His comforter too was taken off his neck before
Scrooge sat with his door wide open, so he might see
As Bob Cratchit crept in toward his desk silently
He was on his stool in a jiffy and picked up his pen
An accustomed voice growled “What time is this then?”
"What do you mean by coming here this time of day?"
Bob’s heart sank as he thought he was about to pay
"I am behind my time,” said Bob "I'm very sorry, sir"
"You are" observed Scrooge. "Yes. I think you are.
Step this way, if you please Mr. Cratchit" he said
"It's only once a year, sir, It shall not be repeated.
I was making rather merry yesterday, sir." he pleaded
"Now, I'll tell you what, my friend," Scrooge said
"I am not going to stand this sort of thing any more”
He continued, leaping from his stool “And therefore,"
Then he dug Bob in the arm with his finger quite firmly
And said "And therefore I am about to raise your salary."
Bob trembled, and thought about calling a constable
Then Scrooge smiled and he felt more uncomfortable
"A merry Christmas, Bob," He smiled and laughed again
He spoke with an earnestness that could not be mistaken
"A merrier Christmas, Bob, my good fellow, I fear”
He continued “Than I have given you for many a year.
I'll raise your salary, and assist your struggling family
I am in earnest Bob and I mean to help you honestly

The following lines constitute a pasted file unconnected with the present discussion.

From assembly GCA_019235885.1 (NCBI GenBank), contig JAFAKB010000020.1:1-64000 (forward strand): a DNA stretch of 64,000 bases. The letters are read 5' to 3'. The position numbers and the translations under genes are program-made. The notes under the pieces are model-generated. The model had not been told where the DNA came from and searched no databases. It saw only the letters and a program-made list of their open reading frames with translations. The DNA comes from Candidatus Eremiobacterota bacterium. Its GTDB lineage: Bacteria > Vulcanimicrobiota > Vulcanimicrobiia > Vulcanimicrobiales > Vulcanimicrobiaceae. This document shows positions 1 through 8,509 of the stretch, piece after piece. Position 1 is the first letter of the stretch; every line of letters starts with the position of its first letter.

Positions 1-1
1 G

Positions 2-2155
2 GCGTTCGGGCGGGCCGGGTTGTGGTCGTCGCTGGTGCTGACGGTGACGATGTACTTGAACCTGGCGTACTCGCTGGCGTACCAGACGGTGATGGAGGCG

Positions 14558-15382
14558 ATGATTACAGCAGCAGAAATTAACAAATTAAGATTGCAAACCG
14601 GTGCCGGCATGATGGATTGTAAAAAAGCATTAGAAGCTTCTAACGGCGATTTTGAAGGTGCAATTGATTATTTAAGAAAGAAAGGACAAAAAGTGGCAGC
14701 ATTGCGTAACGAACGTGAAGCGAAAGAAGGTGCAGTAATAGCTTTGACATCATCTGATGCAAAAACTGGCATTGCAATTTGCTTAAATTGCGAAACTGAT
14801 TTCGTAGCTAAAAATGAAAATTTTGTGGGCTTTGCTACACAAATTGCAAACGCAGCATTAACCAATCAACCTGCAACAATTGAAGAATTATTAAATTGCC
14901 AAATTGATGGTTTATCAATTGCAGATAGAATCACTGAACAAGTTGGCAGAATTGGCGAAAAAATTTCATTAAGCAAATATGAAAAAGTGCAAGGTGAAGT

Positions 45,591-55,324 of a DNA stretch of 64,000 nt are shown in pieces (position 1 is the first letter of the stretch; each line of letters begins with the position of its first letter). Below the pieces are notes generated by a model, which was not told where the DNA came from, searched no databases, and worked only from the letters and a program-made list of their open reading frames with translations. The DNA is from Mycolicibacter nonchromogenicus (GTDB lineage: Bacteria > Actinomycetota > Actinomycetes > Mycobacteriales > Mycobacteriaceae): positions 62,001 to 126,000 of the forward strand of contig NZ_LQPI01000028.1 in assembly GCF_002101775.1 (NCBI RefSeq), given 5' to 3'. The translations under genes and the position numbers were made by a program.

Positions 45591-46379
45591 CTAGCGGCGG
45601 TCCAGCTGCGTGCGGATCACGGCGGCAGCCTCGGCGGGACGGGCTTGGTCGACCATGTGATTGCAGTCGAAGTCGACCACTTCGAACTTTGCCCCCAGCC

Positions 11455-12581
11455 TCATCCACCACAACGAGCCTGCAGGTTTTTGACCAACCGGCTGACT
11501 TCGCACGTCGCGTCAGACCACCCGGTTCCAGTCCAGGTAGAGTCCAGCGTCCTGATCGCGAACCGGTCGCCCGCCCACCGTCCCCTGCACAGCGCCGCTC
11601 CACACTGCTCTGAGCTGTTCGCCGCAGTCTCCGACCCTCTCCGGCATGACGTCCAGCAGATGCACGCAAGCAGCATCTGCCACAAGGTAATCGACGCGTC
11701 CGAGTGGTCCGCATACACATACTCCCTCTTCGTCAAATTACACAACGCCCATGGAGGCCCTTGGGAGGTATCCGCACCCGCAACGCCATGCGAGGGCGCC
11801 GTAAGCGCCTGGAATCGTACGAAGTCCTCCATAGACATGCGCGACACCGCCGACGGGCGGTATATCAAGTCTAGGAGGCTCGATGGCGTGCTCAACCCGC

And we will discuss your affairs this very afternoon,
Over a Christmas bowl in the Saracens Head saloon
Make up the fires, and buy another coalscuttle Bob
Before you dot another I, cross another t or any job!"


He was better than his word. He did it all and more rather
And to Tiny Tim, who did not die, he was a second father.
He became as good a friend, and master, and man
As anyone in any city, town, borough or world can
Some people laughed to see the great alteration in him,
But Scrooge let them laugh, and he little heeded them
He had no further intercourse with any sort of Spirit
It was said if any man alive had the knowledge of it
That scrooge knew very well how to keep Christmas
And may that always be truly said of us, and all of us!
Now our story of Ebeneezer Scrooge’s redemption is done
And as Tiny Tim observed, God Bless Us, Every One!